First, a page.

How To Connect Ethernet Cable To A Laptop Without A Port?

Last updated Jul 13, 2021

The laptops are becoming thinner and thinner nowadays, and some of them do not even include the ethernet port anymore. If you use Wi-Fi in your daily life to connect to the internet, then this may not be as important to you. But what to do if the Wi-Fi is broken or the signal is just too low to get anything done? In situations like these, you can count on USB C, USB 3.0, or 3.1 and on the Gigabit Ethernet Adapter.

Why do the new laptops get rid of the ethernet port?

As the years go by, the laptop users run more and more browser-based apps. They store their files in the cloud and thus require less storage space. The processors are also becoming smaller and more efficient. All of this means that our laptops are becoming thinner, but still maintain (and improve) a great level of performance.

In addition, the modern-day user tends to carry their device with them wherever they go. This means that when the manufacturers have to decide which features they are going to cut in order to make the laptop more portable, the ethernet port is close to the top of the list. In some cases, the ethernet port is as thick (or even thicker) than the device itself, so it is not surprising that it must go.

Some reasons that may prevent you from using Wi-Fi

Not all Wi-Fi connections are reliable. And if you are in an unfamiliar conference room and you cannot vouch for the strength of the Wi-Fi, then it is better to be safe and connect the laptop to the ethernet. You do not want your presentation to start buffering midway through.

Sometimes using the Wi-Fi may not be a good idea for security reasons. If you work in an office where everyone has access to the same Wi-Fi, it is better to use the ethernet to protect sensitive data.

And more often than not, the strength of the signal is the culprit. Your Wi-Fi may be far away from the workspace.

So how exactly do you connect the laptop to the ethernet?

Even if your laptop does not have the appropriate port, you can still access the ethernet network if you have a Gigabit Ethernet Adapter and one of the following: USB C, USB 3.0, or 3.1. The adapter needs to be plugged into your laptop, and then you can connect to the network via a cable through the RJ45 end.

Is the adapter “plug and play”?

The plug and play adapters do not require reconfiguration; usually, they work just fine from the very first time you connect them.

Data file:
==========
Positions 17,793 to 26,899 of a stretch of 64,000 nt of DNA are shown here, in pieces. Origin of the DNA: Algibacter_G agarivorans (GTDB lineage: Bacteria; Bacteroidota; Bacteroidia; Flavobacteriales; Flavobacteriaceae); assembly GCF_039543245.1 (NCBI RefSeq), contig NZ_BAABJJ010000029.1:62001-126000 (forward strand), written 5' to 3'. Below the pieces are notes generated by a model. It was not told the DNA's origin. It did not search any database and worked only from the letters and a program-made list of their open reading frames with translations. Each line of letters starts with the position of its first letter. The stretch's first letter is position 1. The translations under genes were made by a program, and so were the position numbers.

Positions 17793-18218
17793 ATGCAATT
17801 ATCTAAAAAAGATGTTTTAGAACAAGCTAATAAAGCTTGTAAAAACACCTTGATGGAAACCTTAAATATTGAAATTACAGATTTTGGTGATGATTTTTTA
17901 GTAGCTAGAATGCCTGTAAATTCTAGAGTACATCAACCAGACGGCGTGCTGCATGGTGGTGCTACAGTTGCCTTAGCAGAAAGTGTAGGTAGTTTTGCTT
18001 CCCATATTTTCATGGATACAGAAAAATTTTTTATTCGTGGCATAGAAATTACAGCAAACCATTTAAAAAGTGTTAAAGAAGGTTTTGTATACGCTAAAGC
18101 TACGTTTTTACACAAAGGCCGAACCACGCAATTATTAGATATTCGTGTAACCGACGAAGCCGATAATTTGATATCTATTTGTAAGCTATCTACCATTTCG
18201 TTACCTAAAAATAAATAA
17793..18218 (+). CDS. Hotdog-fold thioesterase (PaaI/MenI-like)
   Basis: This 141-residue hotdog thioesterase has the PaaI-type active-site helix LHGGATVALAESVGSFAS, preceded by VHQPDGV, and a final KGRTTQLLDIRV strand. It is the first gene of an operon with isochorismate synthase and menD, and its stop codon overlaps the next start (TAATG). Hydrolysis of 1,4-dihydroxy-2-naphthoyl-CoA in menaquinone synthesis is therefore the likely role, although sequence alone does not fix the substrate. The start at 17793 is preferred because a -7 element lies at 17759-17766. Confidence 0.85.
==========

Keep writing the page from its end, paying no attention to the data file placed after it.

Some adapters on the market, for example, Amazon Basics adapter, fall into this category. This adapter doesn’t require you to install anything. However, there are some USB adapters that are not plug and play. This may also depend on the operating system of your laptop. The aforementioned USB 3.0 to gigabit ethernet adapter is not entirely plug and play. If you are using MAC or Windows 7, for example, you will need to install some additional drivers from their websites. But the good news is that if your laptop runs on Windows 10, race drivers will be installed automatically. If you purchase a non plug and play adapter, you will need access to the Internet to install the additional drivers. This is a big issue because the inability to access Wi-Fi is the reason you have decided to use the ethernet adapter in the first place. This sort of defeats the purpose of having the ethernet adapter. So, when purchasing the adapters, pay attention to whether they are plug and play, and if they are not, you will need to plan their installation ahead of time.

Make sure that your laptop has appropriate USB ports

The vast majority of new laptops have the USB C port. However, many older models only offer a USB A port. So before you purchase the adapter, make sure that your laptop has the necessary USB port; otherwise, you will not be able to connect the ethernet cable.

What other options do you have?

If none of the aforementioned options are suitable for you, then there is one more option. You could purchase an external Wi-Fi adapter or a Wi-Fi signal booster to ensure that your connection to the Internet via Wi-Fi is stable. Unlike the Wi-Fi connection, the ethernet connection is more reliable. It does not get affected by the environmental factors and allows you to do your job without interruption. That is the reason why many industry professionals (especially those employed in building the IT infrastructure) have been relying heavily on the ethernet connection in their professional life.



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